|Title||Differential Impact of Multiple Sclerosis on Cortical and Deep Gray Matter Structures in African Americans and Caucasian Americans.|
|Publication Type||Journal Article|
|Year of Publication||2017|
|Authors||Al-Kawaz M, Monohan E, Morris E, Perumal JS, Nealon N, Vartanian T, Gauthier SA|
|Date Published||2017 05|
|Keywords||Adult, African Americans, Brain, European Continental Ancestry Group, Female, Gray Matter, Humans, Magnetic Resonance Imaging, Male, Middle Aged, Multiple Sclerosis, Organ Size, United States, White Matter|
BACKGROUND: African Americans with multiple sclerosis (AAwMS) have different disease phenotypes when compared to Caucasians Americans with MS (CAwMS). The pathologic basis of this difference in disease presentation is unknown.
METHODS: Fifty-Four AAwMS and 54 CAwMS were appropriately matched for age, gender, treatment duration, and disease duration. FreeSurfer was used to segment brain white matter and gray matter from T1 images and compute thalamic volume. Regional cortical thickness was calculated using QDEC.
RESULTS: The 2 matched cohorts differed in disability, with AAwMS demonstrating significantly higher EDSS scores (2.3±2.2 vs. 1.3±1.5, P < .009), yet the 2 populations had similar T2 hyperintense lesion volumes (P = .35). AAwMS had a significantly lower total global cortical thickness when compared to CAwMS (P = .03). Controlling for EDSS, AAwMS showed multiple cortical regions to be significantly thinner than CAwMS; these included areas within the temporal, parietal and occipital lobes, as well as the precentral and postcentral gyrus. Middletemporal cortex was most affected in AAwMS in the left hemisphere (P = .009), while the superiortemporal cortex was most affected in the right hemisphere (P = .0001). In contrast, thalamic volume was significantly reduced in CAwMS when compared to AAwMS (P = .01). In both groups, worse disability was associated with lower total thalamic volume percentage.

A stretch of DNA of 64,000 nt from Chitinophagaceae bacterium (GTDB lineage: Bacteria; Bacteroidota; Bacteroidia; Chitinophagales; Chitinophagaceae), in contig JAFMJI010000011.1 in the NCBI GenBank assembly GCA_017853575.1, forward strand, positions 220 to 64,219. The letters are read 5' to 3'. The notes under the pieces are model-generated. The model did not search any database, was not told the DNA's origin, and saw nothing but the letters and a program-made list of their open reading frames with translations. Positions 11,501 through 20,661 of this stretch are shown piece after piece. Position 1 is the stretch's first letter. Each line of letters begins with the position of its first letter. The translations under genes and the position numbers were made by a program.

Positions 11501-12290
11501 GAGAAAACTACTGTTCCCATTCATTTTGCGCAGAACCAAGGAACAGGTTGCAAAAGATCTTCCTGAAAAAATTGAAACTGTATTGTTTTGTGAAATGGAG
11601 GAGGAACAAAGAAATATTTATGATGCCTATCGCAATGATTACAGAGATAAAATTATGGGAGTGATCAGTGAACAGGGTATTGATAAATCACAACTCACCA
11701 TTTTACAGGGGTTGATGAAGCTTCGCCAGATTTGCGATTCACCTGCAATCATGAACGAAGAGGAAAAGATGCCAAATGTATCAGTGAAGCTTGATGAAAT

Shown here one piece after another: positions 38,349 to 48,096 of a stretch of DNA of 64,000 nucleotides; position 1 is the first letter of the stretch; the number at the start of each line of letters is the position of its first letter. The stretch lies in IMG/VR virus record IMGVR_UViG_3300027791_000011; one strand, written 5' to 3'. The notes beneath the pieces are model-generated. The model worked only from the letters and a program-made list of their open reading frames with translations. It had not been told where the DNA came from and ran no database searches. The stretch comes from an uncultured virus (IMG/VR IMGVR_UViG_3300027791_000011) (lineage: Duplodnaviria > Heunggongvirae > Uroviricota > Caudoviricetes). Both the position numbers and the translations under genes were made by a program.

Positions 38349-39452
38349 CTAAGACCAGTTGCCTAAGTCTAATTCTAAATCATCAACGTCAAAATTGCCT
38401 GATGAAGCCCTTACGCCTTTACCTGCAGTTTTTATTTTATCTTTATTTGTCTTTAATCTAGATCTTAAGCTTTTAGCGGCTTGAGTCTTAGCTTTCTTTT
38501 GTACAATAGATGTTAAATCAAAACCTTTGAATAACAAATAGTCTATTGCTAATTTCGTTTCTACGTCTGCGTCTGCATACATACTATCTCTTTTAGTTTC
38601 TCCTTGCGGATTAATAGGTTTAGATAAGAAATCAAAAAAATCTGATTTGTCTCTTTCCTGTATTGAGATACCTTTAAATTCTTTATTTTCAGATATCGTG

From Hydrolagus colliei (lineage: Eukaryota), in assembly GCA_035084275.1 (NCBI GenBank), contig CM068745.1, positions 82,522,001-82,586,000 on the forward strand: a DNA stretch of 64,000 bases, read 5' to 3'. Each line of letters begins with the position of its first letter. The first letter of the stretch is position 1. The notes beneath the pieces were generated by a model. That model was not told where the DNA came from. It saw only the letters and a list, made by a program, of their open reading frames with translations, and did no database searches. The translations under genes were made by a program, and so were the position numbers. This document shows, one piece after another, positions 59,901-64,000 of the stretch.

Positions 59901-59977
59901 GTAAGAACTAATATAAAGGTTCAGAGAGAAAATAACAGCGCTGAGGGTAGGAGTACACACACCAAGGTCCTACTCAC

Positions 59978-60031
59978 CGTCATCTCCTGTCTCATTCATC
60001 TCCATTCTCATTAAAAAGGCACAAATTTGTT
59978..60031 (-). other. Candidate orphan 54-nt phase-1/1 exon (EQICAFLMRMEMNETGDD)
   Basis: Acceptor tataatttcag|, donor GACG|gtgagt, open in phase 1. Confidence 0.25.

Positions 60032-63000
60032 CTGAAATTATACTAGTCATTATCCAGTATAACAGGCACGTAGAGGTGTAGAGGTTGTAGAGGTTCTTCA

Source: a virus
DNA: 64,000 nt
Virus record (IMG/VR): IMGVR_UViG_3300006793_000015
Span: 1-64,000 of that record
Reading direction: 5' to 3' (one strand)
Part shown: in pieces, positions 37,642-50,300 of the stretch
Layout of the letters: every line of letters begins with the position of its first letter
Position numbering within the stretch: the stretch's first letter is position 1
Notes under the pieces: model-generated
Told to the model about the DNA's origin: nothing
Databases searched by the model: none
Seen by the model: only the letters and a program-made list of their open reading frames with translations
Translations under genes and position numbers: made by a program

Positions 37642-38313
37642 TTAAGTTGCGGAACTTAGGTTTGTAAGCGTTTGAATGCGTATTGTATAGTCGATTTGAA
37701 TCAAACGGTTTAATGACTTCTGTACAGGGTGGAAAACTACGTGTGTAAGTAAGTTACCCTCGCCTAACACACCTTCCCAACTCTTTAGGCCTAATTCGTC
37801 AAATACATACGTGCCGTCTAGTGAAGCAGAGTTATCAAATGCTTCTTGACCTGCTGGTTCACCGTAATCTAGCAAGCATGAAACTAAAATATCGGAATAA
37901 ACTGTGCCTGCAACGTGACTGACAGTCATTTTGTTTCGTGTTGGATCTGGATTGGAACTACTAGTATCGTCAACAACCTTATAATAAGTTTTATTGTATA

CONCLUSION: AAwMS and CAwMS patients differ with regard to global and regional cortical thickness and thalamic volume. This diverging pattern of gray matter volumetrics among otherwise matched patients suggests that racial-specific disease differences may exist.
|Alternate Journal||J Neuroimaging|